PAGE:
“And even as each one of you stands alone in God’s knowledge, so must each one of you be alone in his knowledge of God and in his understanding of the earth.”- Kahlil Gibran
I was not aware of the hymn, “How Great Thou Art,” before a Fb friend recently shared it on my “home page.” I was not prepared for the soul-stirring combination of lyrics, melody and Carrie Underwood’s dazzling talent. However, it wouldn’t have mattered if I had known about it when I was still teaching because the lyrics would not have been appropriate to share in a public school. The Biodesign Facebook page and websites, however, are not constrained by the laws regarding the separation of church and state and we are free to exercise our “illimitable freedom of the human mind.” (Galileo would say, “Good luck with that!”) 😉
The Biodesign Class began as a revolutionary approach to learning advanced biology. Lacking any model to follow, the class was originally called “Bio-X “ (as in Xperimental). Given the current pressures on education, it is not likely another experiment like this will occur.
We experimented with many learning techniques and two interrelated discoveries proved to be immensely important in the evolution of the class. One, thanks to Black Elk, was to conduct all meetings in a circle. Sitting in a circle elevated student responsibility and reduced my role as the “teacher.” It also greatly enhanced communication as everyone could see each other’s face. The other was a technique we called, “minimal philosophy.” Whenever we encountered a new word or phrase that needed clarification, we “minimalized” it. Any student could express his/her one or two-word take on it. Either a student at his/her left or right would follow in turn until the word was back to the beginning. It was a little like the “Telephone Game,” however, the process was overt and the collective definition included feeling-tone, nuance and ethos and was often better than that of Webster or Roget.
“How Great Thou Art” is a poem of gratefulness written by Carl Gustav Boberg (1859–1940) in Sweden in 1885. The melody is a Swedish folk song, which was translated into an English hymn of praise by British missionary Stuart K. Hine. Carrie Underwood has publicly avowed that her mission in life is to share God’s love. For her, performing the song becomes a personal act of praise and adoration.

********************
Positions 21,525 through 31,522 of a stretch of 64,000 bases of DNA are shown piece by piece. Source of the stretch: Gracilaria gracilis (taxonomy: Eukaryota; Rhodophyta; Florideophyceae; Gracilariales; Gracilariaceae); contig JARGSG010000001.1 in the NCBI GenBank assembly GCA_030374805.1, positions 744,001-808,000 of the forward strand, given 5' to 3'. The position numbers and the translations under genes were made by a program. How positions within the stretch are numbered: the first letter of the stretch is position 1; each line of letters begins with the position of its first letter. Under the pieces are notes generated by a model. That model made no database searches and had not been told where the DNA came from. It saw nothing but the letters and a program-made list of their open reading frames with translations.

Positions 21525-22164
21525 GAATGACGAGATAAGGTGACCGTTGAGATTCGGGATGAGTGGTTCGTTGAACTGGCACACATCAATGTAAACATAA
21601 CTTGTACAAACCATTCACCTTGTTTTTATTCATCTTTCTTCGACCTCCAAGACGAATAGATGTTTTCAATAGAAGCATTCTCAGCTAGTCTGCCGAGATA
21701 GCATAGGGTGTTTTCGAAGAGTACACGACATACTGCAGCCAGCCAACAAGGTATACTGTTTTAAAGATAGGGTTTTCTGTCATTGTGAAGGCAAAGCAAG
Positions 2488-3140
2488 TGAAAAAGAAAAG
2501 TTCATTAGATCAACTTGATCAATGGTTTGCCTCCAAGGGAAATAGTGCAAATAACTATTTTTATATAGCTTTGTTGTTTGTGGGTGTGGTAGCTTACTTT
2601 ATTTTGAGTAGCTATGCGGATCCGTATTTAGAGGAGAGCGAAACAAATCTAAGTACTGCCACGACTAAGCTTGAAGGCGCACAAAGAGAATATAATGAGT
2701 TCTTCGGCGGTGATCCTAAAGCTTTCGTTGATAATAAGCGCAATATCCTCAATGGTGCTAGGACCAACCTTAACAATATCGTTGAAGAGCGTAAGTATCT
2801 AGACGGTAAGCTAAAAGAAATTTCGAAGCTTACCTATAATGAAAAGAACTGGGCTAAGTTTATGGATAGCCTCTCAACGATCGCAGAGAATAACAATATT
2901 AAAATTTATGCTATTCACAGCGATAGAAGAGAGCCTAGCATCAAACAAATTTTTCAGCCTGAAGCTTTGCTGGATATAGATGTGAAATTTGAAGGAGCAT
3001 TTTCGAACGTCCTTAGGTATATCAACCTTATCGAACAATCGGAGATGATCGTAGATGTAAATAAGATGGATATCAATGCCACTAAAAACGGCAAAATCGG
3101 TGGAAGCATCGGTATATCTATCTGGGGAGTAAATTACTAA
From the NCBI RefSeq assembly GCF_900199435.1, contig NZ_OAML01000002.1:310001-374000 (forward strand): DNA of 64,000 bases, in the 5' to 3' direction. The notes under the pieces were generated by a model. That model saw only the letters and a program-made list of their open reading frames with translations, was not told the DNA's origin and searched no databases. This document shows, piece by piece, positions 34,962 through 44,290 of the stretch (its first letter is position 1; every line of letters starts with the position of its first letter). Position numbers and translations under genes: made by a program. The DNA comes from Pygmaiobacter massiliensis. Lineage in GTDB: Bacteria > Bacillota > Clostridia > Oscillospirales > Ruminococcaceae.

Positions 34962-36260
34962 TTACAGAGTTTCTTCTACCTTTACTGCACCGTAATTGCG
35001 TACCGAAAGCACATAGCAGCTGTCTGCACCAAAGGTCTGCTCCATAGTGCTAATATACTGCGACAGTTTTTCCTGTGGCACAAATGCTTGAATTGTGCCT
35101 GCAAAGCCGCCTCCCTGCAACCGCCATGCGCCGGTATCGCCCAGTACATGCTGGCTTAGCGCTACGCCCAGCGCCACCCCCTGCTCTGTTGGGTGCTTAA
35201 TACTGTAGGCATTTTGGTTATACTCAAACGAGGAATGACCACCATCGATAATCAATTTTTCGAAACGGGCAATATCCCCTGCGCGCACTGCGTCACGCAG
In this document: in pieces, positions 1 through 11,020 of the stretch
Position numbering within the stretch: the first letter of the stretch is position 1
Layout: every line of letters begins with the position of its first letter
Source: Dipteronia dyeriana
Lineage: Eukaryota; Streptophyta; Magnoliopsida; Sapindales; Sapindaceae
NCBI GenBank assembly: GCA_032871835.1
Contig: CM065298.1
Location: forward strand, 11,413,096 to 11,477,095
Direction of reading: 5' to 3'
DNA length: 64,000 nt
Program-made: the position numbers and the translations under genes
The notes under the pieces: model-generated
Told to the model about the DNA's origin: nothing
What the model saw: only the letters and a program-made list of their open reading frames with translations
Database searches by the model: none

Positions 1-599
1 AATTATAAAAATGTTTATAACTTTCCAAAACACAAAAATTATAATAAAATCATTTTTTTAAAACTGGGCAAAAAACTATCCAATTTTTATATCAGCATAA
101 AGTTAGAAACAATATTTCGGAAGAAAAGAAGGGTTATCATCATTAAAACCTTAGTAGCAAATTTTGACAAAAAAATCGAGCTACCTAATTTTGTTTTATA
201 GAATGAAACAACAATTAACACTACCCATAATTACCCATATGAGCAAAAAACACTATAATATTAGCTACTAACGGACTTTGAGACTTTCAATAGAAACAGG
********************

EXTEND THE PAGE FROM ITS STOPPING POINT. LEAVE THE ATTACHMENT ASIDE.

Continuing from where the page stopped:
The hymn, “How Great Thou Art,” provides a perfect segue to using “minimal philosophy” to distill the essence of some of the world’s great people. It was actually a lot of fun to put together.
Socrates: How philosophical Thou art.
Plato: How truthful, beautiful and good Thou art.
St. Francis: How wonderful Thou animals art.
Meister Eckhart: How mystical Thou art.
Galileo and Isaac Newton: How scientific Thou art.
Da Vinci: How mechanical Thou art.
Michelangelo: How artistic Thou art.
Shakespeare: How dramatic Thou art.
Robert Burns: How poetic Thou art.
RW Emerson: How metaphorical Thou art.
Henry Thoreau: How transcendental Thou art.
Walt Whitman: How miraculous Thou art.
Gregor Mendel: How genetic Thou art.
John Muir: How glorious Thou art.
O. Henry: How ironic Thou art.
Black Elk: Thou art a circle with no beginning or end.
Carl Jung: How synchronistic Thou art.
Helen Keller: Thou art greater than man can see or hear.
Loren Eiseley: How mysterious Thou art.
Mother Teresa: How compassionate Thou art.
Charles Schultz: How funny Thou art.
Dr. Martin Luther King: How non-violent Thou art.
All of these people have several things in common. They shared a deep sense of spirituality and saw beyond the physical, mental and material world. Each was a visionary who made a huge contribution to society by eclipsing his/her self-limiting-self-serving ego. Although, I may not be worthy of untying their shoes, it gives me goosebumps when I contemplate how profoundly each one of them enriched my life by the simple expediency of going for a spiritual walk with me.
How Great Thou Art, was voted the United Kingdom’s favorite hymn by BBC’s Songs of Praise and according to many scholars and musicologists, follows only “Amazing Grace” on the list of the world’s all-time favorite hymns.